Daisy in general refers to a member of the aster family, which has a disc-like center, usually yellow, composed of many little tubular flowers. The conspicuous flat petals that surround this center are ray-flowers and can be almost any color. They are the ones we pull out playing "Daisy, daisy, tell me true…" There are many, many kinds of daisies that are found all over the world. Most are easy to grow and are beloved flowers of field and garden. Some daisies have been hybridized and developed into major mainstay cut and potted flower crops. Two of these are Daisy Chrysanthemums and Gerbera Daisies.
Daisy Chrysanthemums are one class of chrysanthemums, developed in China and Japan. They are classified by the National Chrysanthemum Society as Class 7, Single and Semi-Double Chrysanthemums. Chrysanthemums have been grown in China for over 2,000 years and Japan adopted them as their national flower. Gerbera Daisies are native to countries of Southern Africa. Different kinds of wild species have been hybridized together to produce the stunning, brightly-colored flowers available as potted plants or cut flowers today.
Daisy Chrysanthemums usually have small to medium-sized dark green multi-lobed leaves with scallops or points along the margins. They have a very characteristic smell that is not unpleasant, although some people don't like it. They appear all along the lower branches below the terminal flowers. Gerbera Daisy leaves are large and wide, with deeply cut divisions on the thinner lower part of the leaves. They arise from the crown of the plant, and the flower stems emerge through the clump of leaves. They are soft leaves with velvety hairs on the undersides.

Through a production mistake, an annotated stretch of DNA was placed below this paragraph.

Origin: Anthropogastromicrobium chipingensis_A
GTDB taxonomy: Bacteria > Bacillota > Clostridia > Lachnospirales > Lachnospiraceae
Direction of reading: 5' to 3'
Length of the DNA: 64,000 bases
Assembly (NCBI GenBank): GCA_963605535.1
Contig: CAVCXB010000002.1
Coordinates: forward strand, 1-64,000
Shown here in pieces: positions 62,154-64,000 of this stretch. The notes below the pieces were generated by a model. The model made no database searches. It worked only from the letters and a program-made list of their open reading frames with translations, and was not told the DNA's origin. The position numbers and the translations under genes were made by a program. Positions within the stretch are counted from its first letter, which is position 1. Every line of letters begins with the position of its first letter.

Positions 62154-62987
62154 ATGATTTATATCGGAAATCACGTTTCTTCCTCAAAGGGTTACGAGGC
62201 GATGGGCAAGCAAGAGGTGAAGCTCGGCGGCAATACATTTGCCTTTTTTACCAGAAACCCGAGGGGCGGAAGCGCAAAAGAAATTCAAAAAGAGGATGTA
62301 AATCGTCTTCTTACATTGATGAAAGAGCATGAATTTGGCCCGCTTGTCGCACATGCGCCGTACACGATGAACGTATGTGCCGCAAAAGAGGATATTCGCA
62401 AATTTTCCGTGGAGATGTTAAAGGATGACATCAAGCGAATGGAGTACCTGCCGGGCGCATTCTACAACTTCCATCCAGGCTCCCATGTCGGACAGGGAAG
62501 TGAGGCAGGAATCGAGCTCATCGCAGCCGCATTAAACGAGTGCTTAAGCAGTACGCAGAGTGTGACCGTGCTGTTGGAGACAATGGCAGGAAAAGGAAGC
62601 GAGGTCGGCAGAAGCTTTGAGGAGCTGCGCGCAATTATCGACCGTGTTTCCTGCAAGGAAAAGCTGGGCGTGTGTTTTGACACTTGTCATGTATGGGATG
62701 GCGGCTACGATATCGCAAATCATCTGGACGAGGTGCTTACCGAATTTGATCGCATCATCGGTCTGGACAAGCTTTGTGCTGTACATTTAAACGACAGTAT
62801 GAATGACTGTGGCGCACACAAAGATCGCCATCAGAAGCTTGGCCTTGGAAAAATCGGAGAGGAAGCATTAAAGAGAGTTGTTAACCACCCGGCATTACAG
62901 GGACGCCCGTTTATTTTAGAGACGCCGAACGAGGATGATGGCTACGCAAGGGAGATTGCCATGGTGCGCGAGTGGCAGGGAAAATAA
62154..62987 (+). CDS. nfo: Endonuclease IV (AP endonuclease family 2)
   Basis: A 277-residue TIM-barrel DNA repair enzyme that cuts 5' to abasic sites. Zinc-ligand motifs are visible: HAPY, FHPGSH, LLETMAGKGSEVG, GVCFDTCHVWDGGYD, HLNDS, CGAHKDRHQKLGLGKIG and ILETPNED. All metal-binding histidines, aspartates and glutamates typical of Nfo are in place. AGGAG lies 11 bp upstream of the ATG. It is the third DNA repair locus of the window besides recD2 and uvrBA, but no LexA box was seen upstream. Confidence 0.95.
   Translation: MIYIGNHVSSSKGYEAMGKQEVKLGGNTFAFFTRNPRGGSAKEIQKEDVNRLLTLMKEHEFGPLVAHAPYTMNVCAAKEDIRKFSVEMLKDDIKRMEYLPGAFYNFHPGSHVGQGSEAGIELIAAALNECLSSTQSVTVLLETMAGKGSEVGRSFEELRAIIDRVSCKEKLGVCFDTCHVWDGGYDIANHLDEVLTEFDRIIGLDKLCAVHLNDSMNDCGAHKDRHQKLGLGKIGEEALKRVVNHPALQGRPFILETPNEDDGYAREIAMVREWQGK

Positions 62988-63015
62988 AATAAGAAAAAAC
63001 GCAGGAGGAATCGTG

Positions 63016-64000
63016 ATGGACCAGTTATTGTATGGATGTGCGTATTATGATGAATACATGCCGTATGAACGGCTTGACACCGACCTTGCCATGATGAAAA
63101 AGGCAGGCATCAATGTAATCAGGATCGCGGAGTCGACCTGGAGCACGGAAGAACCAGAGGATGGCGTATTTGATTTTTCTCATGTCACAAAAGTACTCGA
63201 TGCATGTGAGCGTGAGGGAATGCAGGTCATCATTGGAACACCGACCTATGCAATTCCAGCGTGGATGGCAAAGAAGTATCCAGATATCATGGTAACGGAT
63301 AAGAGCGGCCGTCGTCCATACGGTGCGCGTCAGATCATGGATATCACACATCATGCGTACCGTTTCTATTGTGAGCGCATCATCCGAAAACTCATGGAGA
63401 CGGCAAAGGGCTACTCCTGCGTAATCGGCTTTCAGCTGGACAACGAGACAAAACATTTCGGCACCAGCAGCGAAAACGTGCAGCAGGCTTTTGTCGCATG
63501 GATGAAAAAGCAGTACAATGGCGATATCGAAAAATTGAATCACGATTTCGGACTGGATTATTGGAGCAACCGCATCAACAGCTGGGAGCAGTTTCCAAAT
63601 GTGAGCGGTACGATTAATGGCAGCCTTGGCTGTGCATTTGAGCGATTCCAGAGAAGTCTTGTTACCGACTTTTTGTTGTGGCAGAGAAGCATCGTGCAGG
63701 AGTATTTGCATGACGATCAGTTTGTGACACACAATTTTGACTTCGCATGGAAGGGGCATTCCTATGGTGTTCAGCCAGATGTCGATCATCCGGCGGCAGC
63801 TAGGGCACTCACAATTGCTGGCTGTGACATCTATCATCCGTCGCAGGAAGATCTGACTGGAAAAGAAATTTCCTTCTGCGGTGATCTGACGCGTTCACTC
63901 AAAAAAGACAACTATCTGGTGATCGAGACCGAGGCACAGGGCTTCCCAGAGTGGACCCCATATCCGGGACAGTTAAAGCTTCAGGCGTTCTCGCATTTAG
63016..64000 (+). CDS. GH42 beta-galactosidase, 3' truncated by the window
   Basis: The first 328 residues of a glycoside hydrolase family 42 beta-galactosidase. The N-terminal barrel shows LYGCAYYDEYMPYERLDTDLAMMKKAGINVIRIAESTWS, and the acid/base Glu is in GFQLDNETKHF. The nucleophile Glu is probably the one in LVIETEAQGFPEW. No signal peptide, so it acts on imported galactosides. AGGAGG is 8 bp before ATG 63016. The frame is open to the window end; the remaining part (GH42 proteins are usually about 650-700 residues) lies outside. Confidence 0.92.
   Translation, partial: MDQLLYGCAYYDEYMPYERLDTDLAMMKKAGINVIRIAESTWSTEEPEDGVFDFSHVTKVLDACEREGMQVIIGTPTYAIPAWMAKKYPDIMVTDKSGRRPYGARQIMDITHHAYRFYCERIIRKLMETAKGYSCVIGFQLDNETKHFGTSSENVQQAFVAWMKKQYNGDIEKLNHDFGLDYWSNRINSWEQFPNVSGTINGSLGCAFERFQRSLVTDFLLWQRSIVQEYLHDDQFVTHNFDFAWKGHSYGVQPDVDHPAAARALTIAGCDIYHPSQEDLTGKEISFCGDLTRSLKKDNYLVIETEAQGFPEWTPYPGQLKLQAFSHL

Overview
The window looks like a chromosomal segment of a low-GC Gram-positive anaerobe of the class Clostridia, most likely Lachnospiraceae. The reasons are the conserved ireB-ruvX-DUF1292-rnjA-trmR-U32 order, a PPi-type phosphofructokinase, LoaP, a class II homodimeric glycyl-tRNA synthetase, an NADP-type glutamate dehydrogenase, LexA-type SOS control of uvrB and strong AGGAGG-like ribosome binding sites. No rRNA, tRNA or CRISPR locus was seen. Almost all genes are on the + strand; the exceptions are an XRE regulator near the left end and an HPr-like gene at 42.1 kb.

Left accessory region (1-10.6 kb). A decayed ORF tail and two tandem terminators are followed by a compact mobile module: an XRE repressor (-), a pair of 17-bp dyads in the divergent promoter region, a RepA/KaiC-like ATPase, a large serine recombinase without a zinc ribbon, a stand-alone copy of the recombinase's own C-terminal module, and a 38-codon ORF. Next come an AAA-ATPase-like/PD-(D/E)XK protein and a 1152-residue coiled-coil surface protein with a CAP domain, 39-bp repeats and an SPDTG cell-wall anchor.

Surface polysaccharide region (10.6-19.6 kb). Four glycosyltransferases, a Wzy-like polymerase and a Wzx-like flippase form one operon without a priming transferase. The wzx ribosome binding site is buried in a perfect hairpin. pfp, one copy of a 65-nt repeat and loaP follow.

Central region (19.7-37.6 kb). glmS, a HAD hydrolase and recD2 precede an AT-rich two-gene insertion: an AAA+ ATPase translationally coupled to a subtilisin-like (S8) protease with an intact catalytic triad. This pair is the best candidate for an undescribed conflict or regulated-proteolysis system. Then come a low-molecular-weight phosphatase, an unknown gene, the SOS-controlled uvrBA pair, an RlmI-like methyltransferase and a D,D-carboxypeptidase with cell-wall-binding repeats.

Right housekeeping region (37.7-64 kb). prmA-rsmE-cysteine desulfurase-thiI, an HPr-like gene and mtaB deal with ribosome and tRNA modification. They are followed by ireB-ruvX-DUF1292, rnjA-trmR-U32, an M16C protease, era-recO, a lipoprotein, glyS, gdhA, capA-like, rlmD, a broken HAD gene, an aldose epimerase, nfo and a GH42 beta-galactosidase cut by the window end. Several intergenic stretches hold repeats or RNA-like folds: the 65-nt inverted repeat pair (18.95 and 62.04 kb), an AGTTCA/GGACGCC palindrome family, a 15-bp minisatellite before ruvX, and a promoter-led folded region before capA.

Daisy Chrysanthemum flowers are massed along the ends of somewhat woody branches of a small shrub. When they bloom, this terminal mass of flowers can almost obscure the rest of the plant. Flower color can be almost any color but blue. Gerbera Daisies occur at the end of a thick stem that has no leaves. Flowers are large and last a long time. Disc flowers are variable in color but usually range from white through shades of pink, red, yellow, orange and brown. Discs can blend or contrast with ray flower color. Ray flowers go from white to pale shades of pinks and yellows to startlingly brilliant shades of orange, red, pink and purple.
Daisy Chrysanthemums are available as outdoor plants that bloom in the fall or potted florist plants that are forced into bloom at any time. Plants need bright light with some direct sun as potted plants. Outdoors they can take full sun as long as they are watered regularly and have well-draining soil. Plants can tolerate cold winters with mulch protection. Potted Gerbera Daisies need bright light with some sunlight, well-drained soil, and watering followed by allowing the top inch of soil to dry out before rewatering. They don't tolerate freezing weather and prefer cooler growing temperatures of around 75 degrees. Gerbera Daisies can be used as outdoor bedding plants in USDA zones 9 to 11 where freezing weather doesn't occur. They are perennials in these zones. They are increasingly being used as annual bedding plants in cold-winter areas.
Cathryn Chaney has worked as a gardening writer since 2002. Her horticultural experience working in the nursery industry informs her garden articles, especially those dealing with arid landscaping and drought-tolerant gardening. Chaney also writes poetry, which has appears in "Woman's World" magazine and elsewhere. Chaney graduated from the University of Arizona in 1992 with a Bachelor of Arts in English.